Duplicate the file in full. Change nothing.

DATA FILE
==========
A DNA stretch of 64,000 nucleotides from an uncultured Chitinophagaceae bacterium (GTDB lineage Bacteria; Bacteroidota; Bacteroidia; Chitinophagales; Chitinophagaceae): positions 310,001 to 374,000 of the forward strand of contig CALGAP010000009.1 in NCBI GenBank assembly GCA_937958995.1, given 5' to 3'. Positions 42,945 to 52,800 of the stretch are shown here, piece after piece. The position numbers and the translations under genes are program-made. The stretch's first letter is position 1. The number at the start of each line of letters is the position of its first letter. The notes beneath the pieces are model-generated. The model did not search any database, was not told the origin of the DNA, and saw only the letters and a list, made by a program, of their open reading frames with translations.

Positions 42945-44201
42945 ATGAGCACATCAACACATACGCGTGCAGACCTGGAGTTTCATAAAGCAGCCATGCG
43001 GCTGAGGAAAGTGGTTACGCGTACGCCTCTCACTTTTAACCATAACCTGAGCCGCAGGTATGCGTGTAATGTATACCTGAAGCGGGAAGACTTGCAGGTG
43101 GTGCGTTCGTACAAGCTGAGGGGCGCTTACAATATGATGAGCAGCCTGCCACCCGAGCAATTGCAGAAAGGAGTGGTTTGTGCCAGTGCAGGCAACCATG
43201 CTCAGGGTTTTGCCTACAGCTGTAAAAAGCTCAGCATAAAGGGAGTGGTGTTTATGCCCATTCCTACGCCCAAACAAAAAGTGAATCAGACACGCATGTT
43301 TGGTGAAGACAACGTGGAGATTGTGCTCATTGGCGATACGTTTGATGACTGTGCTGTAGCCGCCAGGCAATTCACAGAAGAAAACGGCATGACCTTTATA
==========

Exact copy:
A DNA stretch of 64,000 nucleotides from an uncultured Chitinophagaceae bacterium (GTDB lineage Bacteria; Bacteroidota; Bacteroidia; Chitinophagales; Chitinophagaceae): positions 310,001 to 374,000 of the forward strand of contig CALGAP010000009.1 in NCBI GenBank assembly GCA_937958995.1, given 5' to 3'. Positions 42,945 to 52,800 of the stretch are shown here, piece after piece. The position numbers and the translations under genes are program-made. The stretch's first letter is position 1. The number at the start of each line of letters is the position of its first letter. The notes beneath the pieces are model-generated. The model did not search any database, was not told the origin of the DNA, and saw only the letters and a list, made by a program, of their open reading frames with translations.

Positions 42945-44201
42945 ATGAGCACATCAACACATACGCGTGCAGACCTGGAGTTTCATAAAGCAGCCATGCG
43001 GCTGAGGAAAGTGGTTACGCGTACGCCTCTCACTTTTAACCATAACCTGAGCCGCAGGTATGCGTGTAATGTATACCTGAAGCGGGAAGACTTGCAGGTG
43101 GTGCGTTCGTACAAGCTGAGGGGCGCTTACAATATGATGAGCAGCCTGCCACCCGAGCAATTGCAGAAAGGAGTGGTTTGTGCCAGTGCAGGCAACCATG
43201 CTCAGGGTTTTGCCTACAGCTGTAAAAAGCTCAGCATAAAGGGAGTGGTGTTTATGCCCATTCCTACGCCCAAACAAAAAGTGAATCAGACACGCATGTT
43301 TGGTGAAGACAACGTGGAGATTGTGCTCATTGGCGATACGTTTGATGACTGTGCTGTAGCCGCCAGGCAATTCACAGAAGAAAACGGCATGACCTTTATA